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Virtual Journal for Biomedical Optics

Virtual Journal for Biomedical Optics

| EXPLORING THE INTERFACE OF LIGHT AND BIOMEDICINE

  • Editors: Andrew Dunn and Anthony Durkin
  • Vol. 8, Iss. 8 — Sep. 4, 2013

Super-resolution imaging using proximity projection grating and structured light illumination

Chung W. See, Feng Hu, Chin-Jung Chuang, and Michael G. Somekh  »View Author Affiliations


Optics Express, Vol. 21, Issue 13, pp. 15155-15167 (2013)
http://dx.doi.org/10.1364/OE.21.015155


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Abstract

This paper addresses optical super-resolution in the far field. We will describe the use of a novel optical component, which we call the proximity projection grating (PPG), that can provide different intensity patterns for sample illumination. These different illumination patterns allow the optical system to perform various modes of imaging, all are capable of resolution beyond the Abbe diffraction limit. Results will be shown to demonstrate the operations of some of these imaging modes. The potential of the PPG unit will also be discussed.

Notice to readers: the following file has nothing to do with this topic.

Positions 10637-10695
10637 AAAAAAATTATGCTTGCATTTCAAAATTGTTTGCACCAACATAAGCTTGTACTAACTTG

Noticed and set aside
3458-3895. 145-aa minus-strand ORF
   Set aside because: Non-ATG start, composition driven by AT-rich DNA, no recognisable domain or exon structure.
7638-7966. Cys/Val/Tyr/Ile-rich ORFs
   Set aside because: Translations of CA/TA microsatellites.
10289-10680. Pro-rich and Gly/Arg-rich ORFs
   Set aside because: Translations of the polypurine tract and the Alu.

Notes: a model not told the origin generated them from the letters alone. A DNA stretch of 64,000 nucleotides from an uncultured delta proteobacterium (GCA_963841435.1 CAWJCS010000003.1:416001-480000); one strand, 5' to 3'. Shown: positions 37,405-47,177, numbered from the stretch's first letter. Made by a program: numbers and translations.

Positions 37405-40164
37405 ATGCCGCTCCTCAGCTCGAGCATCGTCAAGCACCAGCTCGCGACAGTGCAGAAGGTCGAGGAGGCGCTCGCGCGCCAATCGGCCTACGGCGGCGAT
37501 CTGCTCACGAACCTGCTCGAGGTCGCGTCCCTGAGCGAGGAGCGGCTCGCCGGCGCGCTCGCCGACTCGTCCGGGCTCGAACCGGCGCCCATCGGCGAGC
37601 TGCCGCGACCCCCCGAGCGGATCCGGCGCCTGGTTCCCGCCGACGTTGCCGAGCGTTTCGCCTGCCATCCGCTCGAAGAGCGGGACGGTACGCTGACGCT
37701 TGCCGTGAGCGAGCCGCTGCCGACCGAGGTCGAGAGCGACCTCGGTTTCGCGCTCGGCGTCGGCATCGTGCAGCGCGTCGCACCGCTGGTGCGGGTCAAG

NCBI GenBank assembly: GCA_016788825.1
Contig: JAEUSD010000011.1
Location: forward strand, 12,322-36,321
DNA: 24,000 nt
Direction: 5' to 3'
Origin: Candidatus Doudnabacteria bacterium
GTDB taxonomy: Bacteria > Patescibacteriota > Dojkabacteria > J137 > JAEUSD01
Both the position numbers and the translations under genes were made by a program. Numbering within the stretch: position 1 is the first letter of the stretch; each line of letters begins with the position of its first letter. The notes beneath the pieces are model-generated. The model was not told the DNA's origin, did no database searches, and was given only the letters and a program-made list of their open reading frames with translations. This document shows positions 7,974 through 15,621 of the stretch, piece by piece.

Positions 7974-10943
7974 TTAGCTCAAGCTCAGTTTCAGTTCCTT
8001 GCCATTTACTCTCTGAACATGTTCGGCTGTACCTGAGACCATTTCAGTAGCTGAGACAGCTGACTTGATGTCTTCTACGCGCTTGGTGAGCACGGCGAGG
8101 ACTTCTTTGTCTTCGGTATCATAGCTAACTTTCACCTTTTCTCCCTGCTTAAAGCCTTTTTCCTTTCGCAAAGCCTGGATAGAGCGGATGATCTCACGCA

© 2013 OSA

OCIS Codes
(050.0050) Diffraction and gratings : Diffraction and gratings
(110.0110) Imaging systems : Imaging systems
(120.0120) Instrumentation, measurement, and metrology : Instrumentation, measurement, and metrology
(180.0180) Microscopy : Microscopy

ToC Category:
Imaging Systems

History
Original Manuscript: March 15, 2013
Revised Manuscript: June 3, 2013
Manuscript Accepted: June 10, 2013
Published: June 18, 2013

Virtual Issues
Vol. 8, Iss. 8 Virtual Journal for Biomedical Optics

Citation
Chung W. See, Feng Hu, Chin-Jung Chuang, and Michael G. Somekh, "Super-resolution imaging using proximity projection grating and structured light illumination," Opt. Express 21, 15155-15167 (2013)
http://www.opticsinfobase.org/vjbo/abstract.cfm?URI=oe-21-13-15155


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References

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  12. We have used a program based on vector diffraction to generate the intensity patterns, and results similar to those in Fig. 4 have been obtained. This, together with the close matching between the simulated and experimental results, validate the use of the scalar diffraction model. The scalar diffraction program has the advantage that it takes a fraction of the time compared to the vector diffraction program.
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